The White-footed Mouse

Peromyscus leucopus

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Are white-footed mice monogamous species?

What factors affect a wood mouses mating habits?

White-footed mice live in the trees of deciduous forests. They are very common, but nocternal, so you are unlikely to see them very often. Dr. Stephen Vessey has been studying wood mice in a small wooded plot of land called Carter Woods near Bowling Green State University for many years. At the time I studied under Dr. Vessey's guidance, it was unclear if socially-bonded male and female pairs were faithful to one another or not. We collected tissue samples from mothers, fathers, and babies for two years to conduct a paternity analysis on the young.

I adapted what at the time was the recently discovered techinque of DNA fingerprinting for use on wood mice. By DNA fingerprinting mother mice and their pups, and the social father who I captured in a nest, I was able to perform and exclusion analysis using multilocis, VNTR DNA fingerprinting techniques. I determined that pups from a single litter were often sired by multiple males. This demonstrated for the first time that female wood mice often mated with males outside of their social bond. Furthermore, we believe that a subset of males in the populations may be unpaired and sneak copulations from females who are already pair-bonded with a male.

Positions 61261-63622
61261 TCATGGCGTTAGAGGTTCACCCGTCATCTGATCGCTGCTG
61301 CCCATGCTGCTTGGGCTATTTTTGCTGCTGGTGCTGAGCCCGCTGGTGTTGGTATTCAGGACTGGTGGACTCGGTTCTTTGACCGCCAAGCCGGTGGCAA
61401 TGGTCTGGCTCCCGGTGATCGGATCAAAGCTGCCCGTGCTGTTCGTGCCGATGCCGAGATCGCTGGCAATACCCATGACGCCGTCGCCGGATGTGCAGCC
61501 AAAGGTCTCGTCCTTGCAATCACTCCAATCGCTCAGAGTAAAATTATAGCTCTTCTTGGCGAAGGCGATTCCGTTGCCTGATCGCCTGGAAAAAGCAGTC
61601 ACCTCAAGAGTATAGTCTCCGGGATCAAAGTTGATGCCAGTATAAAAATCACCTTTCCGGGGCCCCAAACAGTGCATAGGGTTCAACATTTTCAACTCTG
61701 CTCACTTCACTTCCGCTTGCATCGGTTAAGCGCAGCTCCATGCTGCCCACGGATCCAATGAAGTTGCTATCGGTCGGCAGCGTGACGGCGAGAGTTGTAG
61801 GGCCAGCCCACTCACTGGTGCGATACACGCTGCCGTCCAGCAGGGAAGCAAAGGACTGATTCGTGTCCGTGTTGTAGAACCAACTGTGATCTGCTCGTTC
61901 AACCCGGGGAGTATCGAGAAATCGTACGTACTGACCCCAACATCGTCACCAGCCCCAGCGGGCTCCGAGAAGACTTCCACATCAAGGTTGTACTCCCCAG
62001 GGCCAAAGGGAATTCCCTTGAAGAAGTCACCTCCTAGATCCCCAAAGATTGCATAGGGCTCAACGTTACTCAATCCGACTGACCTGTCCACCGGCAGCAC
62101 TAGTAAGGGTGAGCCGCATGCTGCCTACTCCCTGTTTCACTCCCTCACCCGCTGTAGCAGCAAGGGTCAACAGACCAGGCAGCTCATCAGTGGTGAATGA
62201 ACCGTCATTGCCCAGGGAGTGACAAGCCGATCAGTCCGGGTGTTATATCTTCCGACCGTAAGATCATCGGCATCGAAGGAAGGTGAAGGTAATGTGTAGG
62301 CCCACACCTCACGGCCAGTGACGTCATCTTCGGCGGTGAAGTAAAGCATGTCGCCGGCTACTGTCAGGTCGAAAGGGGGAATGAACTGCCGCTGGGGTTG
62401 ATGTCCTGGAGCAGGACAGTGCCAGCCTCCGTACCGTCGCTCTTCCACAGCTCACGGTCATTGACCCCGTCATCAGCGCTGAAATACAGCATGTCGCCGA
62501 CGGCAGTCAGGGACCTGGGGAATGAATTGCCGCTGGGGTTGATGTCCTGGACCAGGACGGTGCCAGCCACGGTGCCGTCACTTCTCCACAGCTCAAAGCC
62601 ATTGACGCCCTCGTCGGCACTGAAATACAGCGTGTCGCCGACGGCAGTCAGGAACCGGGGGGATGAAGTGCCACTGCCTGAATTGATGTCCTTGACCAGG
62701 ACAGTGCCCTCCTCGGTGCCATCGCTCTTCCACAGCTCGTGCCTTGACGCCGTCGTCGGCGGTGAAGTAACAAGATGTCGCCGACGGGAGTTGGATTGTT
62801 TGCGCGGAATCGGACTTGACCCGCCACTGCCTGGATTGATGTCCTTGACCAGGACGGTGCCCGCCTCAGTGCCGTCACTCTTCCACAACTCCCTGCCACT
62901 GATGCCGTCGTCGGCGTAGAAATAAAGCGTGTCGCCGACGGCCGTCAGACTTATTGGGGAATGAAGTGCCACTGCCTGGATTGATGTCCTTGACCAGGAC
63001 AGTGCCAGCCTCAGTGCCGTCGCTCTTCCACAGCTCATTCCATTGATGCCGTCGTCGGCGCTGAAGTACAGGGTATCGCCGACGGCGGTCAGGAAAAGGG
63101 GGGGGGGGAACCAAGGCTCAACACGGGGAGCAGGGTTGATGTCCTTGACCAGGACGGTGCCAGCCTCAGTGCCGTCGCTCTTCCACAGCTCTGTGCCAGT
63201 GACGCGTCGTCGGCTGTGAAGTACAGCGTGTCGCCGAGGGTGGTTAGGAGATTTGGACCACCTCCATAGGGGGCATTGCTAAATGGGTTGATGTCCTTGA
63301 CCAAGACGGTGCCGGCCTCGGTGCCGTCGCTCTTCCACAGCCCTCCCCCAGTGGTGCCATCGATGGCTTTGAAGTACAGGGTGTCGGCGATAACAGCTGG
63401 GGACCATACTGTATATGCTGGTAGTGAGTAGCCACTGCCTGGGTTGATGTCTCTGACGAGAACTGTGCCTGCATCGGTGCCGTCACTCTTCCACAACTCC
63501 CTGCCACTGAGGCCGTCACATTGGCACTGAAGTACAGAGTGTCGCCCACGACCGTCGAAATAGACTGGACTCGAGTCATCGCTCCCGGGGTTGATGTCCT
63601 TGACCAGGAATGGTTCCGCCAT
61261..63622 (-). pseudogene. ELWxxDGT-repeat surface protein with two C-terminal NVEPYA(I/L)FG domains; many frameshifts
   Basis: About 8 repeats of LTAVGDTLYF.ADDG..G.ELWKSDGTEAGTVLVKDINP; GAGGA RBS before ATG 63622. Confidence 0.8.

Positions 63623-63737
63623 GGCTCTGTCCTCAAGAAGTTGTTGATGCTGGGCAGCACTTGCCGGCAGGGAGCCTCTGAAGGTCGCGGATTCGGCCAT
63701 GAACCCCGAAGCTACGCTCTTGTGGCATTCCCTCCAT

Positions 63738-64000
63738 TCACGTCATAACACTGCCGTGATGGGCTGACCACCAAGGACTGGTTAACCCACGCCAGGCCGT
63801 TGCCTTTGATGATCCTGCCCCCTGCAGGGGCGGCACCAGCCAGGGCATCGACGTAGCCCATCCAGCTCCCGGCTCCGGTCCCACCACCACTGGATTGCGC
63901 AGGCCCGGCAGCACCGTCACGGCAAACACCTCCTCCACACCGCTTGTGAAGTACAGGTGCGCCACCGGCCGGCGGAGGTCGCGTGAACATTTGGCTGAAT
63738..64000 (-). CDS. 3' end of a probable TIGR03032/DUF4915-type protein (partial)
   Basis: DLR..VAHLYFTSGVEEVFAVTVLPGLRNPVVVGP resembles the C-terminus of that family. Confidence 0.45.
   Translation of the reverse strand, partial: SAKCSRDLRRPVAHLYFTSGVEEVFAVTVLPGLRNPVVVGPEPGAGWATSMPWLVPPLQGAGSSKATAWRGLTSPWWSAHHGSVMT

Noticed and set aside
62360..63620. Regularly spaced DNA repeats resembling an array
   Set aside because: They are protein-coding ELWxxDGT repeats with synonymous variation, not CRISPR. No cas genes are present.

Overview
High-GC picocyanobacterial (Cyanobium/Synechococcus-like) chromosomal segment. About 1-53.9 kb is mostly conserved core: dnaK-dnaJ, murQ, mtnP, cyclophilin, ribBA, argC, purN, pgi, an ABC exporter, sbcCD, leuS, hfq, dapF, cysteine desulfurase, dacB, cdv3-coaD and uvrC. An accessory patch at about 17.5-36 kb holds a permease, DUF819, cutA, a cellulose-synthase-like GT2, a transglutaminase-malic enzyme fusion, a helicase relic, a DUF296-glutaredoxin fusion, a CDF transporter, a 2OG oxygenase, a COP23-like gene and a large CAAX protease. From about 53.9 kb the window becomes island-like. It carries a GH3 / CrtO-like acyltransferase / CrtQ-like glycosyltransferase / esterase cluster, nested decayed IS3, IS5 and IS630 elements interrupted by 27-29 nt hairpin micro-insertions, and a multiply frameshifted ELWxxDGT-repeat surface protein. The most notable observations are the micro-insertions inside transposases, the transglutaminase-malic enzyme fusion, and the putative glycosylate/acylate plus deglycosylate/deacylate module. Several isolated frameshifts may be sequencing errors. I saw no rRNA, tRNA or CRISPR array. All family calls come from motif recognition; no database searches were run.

Such decisions to become pair-bonded or roam may be a reflection of social status, sex ratios, and the available resources. Males may be making such decisions to pair-bond or roam based on what is the most likely behavior to obtain a copulation (fertilization) given their social status, how many females are avialable, and how much energy they have given the food resources available to mate and avoid predators. The question remaining, however, is why do females choose to mate with multiple males on occassion?

  • Schug, Malcolm D., Stephen H. Vessey, Eileen M. Underwood.  1992.  Paternal behavior in a natural population of Peromyscus leucopus.  American Midland Naturalist 127:373-380. 
  • Schug, Malcolm D., Eileen M. Underwood.  1991.  DNA fingerprints of wild white-footed mice (Peromyscus leucopus).  Fingerprint News 3(4): 14-16.
  • Schug, Malcolm D., Stephen H. Vessey, Andrew E. Korytko.  1991.  Longevity and survival in a population of white-footed mice (Peromyscus leucopus).  Journal of Mammalogy 72(2): 360-366.